Author : George Li
The rusted orange hue of the sky made dancing reflections on Mirna’s “skin”. Carefully, she raised the fragile watering pot.
People had thought it would be them who caused this. Sentient robots that would rebel and destroy humanity. It didn’t work out like that. Robots simply had no need to rebel, they did not have the urge for power like most humans had. It simply wasn’t needed, wasn’t in their programming. Even the ones with no directive, no programming, even they had no such urge. These “Free-Thoughts” discovered in seconds, with their huge infallible minds, what took human philosophers millenniums to figure out. The rarity of life. The need for diversity, companionship, and harmony. So it was not the robots that caused this. It was the humans themselves.
Like most things, it started slowly. A buildup of mistrust, paranoia, and hatred. People started blaming everything for their troubles, everything but themselves. Wars started, lives were lost. But it seemed humanity would survive, like it had done so many times before. Until someone went nuclear.
Mirna slowly released the valve. With robotic precision, she filled the pot.
It took several years for humanity to die out. But eventually, even the race’s legendary resourcefulness could not save them. Robots tried to help, tried to stop the impending extinction. But they were pushed away, the paranoia and suspicion of the human mind was too hard to overcome. For the first time in thousands of years, Earth was free of humans. And the Robots were alone.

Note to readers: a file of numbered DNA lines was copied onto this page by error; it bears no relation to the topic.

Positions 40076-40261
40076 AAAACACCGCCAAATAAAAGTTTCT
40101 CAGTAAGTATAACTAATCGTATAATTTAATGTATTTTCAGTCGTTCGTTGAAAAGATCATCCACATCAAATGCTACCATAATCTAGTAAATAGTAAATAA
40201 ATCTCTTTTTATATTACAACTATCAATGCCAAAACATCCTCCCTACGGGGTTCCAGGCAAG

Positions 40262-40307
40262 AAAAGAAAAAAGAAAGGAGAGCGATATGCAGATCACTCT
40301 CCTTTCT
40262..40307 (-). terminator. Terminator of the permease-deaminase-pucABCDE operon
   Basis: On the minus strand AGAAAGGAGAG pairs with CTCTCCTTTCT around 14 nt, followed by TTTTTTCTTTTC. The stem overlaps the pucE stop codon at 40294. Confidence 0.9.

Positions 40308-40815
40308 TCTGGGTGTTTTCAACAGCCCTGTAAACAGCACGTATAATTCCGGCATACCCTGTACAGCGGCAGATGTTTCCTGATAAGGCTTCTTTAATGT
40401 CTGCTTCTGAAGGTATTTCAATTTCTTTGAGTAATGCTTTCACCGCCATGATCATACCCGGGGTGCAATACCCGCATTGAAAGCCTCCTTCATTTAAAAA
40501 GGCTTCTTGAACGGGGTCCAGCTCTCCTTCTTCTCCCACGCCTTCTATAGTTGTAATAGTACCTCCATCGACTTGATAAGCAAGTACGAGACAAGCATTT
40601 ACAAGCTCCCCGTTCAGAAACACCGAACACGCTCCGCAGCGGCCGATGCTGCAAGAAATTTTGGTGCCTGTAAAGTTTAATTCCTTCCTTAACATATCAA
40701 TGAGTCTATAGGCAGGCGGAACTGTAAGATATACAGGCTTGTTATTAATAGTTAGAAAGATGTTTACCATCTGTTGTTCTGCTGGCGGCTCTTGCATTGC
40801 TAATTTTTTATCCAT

Synthbot M-1RN Edition A. That was what Mirna was, that is what the label on her back still said. Her original directive was gardening, taking care of the now desolate parks. And yet, even after all her masters died, even after she learned how to override her original programming, she still enjoyed her work. Perhaps it was something about making life, and seeing it grow.
Mirna walked over to a half broken cup filled to the brim with soil. On the top was a small flower. She delicately tilted the watering pot, and watched as a few drops of this now precious liquid fell.
There were plenty of spare parts, abandoned machinery, and broken vehicles. With careful rationing, Mirna could live forever.
Lazily a colorful butterfly landed on the small flower.
Mirna smiled. Maybe she would get to see the Earth reborn.
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